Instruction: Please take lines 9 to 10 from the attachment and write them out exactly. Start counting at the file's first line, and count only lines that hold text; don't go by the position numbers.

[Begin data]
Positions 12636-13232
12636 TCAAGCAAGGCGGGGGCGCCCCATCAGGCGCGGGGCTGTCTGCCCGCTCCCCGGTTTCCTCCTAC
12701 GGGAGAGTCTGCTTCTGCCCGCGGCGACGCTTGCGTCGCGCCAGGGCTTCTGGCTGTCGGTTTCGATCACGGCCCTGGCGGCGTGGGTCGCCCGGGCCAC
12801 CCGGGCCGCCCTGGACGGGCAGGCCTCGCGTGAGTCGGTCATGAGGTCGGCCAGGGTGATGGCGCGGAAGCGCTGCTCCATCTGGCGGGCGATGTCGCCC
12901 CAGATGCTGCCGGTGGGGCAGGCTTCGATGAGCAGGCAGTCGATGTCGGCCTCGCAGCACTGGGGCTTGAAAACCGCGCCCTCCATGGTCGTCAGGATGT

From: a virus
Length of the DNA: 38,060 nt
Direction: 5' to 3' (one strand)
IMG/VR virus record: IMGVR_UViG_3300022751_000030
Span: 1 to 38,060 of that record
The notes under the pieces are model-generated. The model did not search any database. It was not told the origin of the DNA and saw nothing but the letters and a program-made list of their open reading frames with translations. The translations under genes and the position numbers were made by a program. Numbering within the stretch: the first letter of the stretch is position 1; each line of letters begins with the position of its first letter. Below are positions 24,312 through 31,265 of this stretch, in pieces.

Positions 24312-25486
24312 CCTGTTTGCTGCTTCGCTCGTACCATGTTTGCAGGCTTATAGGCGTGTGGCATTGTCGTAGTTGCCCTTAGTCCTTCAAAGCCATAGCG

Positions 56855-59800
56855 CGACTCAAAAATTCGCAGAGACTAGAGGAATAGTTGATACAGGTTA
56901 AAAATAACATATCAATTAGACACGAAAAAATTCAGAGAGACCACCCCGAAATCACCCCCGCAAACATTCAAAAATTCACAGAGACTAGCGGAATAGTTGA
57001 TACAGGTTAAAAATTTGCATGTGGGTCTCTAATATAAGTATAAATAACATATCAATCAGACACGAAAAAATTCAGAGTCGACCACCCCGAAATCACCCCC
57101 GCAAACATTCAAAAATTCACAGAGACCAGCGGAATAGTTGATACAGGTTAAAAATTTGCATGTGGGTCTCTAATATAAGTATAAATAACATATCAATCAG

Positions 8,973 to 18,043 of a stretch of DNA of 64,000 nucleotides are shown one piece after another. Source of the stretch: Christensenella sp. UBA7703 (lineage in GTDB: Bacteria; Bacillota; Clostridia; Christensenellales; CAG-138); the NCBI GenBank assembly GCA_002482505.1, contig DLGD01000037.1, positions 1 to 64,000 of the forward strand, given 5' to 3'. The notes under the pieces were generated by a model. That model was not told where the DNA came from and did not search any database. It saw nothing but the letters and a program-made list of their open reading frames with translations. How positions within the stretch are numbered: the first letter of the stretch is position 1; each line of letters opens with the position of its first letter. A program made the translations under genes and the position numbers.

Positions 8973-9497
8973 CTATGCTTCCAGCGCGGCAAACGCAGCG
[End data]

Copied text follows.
IMG/VR virus record: IMGVR_UViG_3300022751_000030
Span: 1 to 38,060 of that record